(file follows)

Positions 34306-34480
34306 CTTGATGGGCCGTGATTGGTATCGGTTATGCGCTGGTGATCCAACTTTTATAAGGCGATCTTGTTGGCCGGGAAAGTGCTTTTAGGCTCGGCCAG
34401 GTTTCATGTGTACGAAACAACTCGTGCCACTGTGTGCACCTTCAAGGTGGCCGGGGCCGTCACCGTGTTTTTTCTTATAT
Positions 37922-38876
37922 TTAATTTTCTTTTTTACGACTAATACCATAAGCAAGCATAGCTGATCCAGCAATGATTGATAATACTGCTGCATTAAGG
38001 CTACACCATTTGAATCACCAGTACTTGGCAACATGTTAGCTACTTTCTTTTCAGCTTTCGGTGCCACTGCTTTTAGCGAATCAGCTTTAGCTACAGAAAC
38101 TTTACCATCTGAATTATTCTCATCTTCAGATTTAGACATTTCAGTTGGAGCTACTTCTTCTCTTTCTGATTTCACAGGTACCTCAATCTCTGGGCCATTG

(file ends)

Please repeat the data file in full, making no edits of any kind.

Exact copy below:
Positions 34306-34480
34306 CTTGATGGGCCGTGATTGGTATCGGTTATGCGCTGGTGATCCAACTTTTATAAGGCGATCTTGTTGGCCGGGAAAGTGCTTTTAGGCTCGGCCAG
34401 GTTTCATGTGTACGAAACAACTCGTGCCACTGTGTGCACCTTCAAGGTGGCCGGGGCCGTCACCGTGTTTTTTCTTATAT
Positions 37922-38876
37922 TTAATTTTCTTTTTTACGACTAATACCATAAGCAAGCATAGCTGATCCAGCAATGATTGATAATACTGCTGCATTAAGG
38001 CTACACCATTTGAATCACCAGTACTTGGCAACATGTTAGCTACTTTCTTTTCAGCTTTCGGTGCCACTGCTTTTAGCGAATCAGCTTTAGCTACAGAAAC
38101 TTTACCATCTGAATTATTCTCATCTTCAGATTTAGACATTTCAGTTGGAGCTACTTCTTCTCTTTCTGATTTCACAGGTACCTCAATCTCTGGGCCATTG